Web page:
Book Image

ASP.NET Core 1.0 High Performance

By : James Singleton, Pawan Awasthi
Book Image

ASP.NET Core 1.0 High Performance

By: James Singleton, Pawan Awasthi

Overview of this book

ASP.NET Core is the new, open source, and cross-platform, web-application framework from Microsoft. It's a stripped down version of ASP.NET that's lightweight and fast. This book will show you how to make your web apps deliver high performance when using it. We'll address many performance improvement techniques from both a general web standpoint and from a C#, ASP.NET Core, and .NET Core perspective. This includes delving into the latest frameworks and demonstrating software design patterns that improve performance. We will highlight common performance pitfalls, which can often occur unnoticed on developer workstations, along with strategies to detect and resolve these issues early. By understanding and addressing challenges upfront, you can avoid nasty surprises when it comes to deployment time. We will introduce performance improvements along with the trade-offs that they entail. We will strike a balance between premature optimization and inefficient code by taking a scientific- and evidence-based approach. We'll remain pragmatic by focusing on the big problems. By reading this book, you'll learn what problems can occur when web applications are deployed at scale and know how to avoid or mitigate these issues. You'll gain experience of how to write high-performance applications without having to learn about issues the hard way. You'll see what's new in ASP.NET Core, why it's been rebuilt from the ground up, and what this means for performance. You will understand how you can now develop on and deploy to Windows, Mac OS X, and Linux using cross-platform tools, such as Visual Studio Code.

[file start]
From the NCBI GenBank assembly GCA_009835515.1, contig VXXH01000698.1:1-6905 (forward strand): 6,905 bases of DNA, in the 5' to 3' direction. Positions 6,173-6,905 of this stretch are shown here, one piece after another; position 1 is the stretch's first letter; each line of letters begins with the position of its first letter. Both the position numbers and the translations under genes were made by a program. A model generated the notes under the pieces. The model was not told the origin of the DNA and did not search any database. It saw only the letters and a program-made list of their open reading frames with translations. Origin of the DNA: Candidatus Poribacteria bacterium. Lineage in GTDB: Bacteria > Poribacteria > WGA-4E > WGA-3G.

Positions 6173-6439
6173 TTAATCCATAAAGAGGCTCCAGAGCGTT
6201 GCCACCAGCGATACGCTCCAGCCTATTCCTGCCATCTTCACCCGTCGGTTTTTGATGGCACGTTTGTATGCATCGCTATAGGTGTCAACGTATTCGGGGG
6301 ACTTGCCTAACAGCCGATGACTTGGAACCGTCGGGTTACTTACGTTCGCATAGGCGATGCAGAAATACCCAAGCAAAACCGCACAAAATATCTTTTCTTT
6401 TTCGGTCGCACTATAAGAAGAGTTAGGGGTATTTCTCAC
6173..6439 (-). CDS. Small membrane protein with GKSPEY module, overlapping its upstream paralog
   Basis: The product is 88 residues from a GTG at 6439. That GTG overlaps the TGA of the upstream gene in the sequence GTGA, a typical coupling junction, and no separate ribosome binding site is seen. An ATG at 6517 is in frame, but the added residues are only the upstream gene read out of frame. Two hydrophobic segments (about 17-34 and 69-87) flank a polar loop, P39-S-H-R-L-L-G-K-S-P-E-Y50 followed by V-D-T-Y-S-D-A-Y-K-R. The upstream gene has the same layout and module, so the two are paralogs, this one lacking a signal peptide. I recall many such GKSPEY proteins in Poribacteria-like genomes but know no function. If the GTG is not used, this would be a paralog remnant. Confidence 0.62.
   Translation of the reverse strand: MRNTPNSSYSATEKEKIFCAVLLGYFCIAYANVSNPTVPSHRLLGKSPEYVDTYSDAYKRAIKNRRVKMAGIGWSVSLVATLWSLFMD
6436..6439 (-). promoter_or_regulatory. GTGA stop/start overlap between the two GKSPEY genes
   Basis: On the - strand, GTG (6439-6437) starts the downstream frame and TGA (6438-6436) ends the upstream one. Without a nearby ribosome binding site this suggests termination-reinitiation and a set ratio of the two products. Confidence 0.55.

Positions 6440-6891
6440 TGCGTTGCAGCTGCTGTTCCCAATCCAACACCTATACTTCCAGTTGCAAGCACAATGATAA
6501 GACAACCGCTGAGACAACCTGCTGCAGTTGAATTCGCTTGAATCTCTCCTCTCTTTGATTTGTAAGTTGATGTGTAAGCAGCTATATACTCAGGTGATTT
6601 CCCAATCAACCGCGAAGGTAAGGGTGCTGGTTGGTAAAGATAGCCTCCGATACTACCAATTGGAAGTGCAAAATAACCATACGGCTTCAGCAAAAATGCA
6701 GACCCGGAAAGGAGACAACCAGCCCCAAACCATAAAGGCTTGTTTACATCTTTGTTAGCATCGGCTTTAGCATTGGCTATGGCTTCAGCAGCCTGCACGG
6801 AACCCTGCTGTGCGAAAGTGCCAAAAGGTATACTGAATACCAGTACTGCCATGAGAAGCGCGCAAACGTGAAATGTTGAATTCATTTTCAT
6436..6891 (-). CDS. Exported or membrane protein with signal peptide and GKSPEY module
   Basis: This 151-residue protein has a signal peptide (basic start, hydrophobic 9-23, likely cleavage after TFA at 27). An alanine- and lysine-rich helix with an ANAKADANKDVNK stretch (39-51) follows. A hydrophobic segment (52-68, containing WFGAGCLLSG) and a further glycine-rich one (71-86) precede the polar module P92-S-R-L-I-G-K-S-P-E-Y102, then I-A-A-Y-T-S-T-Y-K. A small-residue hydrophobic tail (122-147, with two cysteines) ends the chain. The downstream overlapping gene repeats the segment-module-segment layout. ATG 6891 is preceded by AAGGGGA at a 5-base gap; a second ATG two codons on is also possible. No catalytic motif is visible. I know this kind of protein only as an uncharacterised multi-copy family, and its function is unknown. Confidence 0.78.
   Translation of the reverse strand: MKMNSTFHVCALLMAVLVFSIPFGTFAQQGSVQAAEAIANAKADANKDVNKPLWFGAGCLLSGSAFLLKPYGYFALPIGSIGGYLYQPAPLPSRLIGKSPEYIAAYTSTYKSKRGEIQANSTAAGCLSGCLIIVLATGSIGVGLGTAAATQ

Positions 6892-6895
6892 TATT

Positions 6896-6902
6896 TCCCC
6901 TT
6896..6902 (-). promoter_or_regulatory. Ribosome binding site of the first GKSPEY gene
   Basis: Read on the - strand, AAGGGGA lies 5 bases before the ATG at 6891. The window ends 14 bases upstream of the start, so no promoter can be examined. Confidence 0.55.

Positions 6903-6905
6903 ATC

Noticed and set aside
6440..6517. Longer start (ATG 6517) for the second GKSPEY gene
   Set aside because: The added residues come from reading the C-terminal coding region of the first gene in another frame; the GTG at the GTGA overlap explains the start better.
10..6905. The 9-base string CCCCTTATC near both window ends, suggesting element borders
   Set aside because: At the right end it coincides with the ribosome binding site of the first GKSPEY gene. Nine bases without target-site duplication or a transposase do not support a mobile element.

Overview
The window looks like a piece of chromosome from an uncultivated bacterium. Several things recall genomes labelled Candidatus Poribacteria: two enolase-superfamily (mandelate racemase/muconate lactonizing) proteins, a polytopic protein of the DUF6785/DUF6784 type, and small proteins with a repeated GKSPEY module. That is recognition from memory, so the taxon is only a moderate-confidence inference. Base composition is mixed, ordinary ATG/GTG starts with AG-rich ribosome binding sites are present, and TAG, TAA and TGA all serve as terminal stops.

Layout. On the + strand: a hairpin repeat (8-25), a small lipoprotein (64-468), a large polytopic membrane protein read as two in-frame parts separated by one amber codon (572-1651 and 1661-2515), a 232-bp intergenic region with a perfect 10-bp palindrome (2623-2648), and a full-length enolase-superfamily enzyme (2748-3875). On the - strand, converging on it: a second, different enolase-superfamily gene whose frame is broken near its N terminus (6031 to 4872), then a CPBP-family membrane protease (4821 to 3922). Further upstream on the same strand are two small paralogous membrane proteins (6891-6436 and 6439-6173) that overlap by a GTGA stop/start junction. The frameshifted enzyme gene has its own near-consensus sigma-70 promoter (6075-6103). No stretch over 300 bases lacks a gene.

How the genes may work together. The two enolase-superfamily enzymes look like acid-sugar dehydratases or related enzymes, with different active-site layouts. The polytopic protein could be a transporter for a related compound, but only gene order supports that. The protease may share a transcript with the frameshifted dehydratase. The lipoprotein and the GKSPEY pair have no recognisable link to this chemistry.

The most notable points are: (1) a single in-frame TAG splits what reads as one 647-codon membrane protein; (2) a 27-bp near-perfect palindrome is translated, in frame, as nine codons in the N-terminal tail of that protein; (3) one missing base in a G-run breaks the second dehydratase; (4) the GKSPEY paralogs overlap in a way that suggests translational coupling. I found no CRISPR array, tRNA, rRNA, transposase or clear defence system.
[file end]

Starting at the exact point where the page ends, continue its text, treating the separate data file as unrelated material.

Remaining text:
Table of Contents (18 chapters)
ASP.NET Core 1.0 High Performance
About the Author
About the Reviewer
Measuring Performance Bottlenecks


As covered in previous chapters, latency is the delay that occurs before an operation can complete, sometimes also known as lag. You may not be able to control the latency of the infrastructure that your software runs on, but you can write your application in such a way that it can cope with this latency in a graceful manner.

The two main types of latency that we will discuss here are network latency and disk latency. As the names suggest these are, respectively, the delay in performing an operation over the network and the delay to read from or write to a persistent storage medium. You will often deal with both at the same time, for example, a database (DB) query to a server on a remote virtual machine will require the following operations:

  • A network operation from web server to DB server

  • A network operation from DB server to remote disk on a Storage Area Network (SAN)

  • A disk operation to look up data on the physical drive


Although Solid State Drives (SSDs) have much lower latency...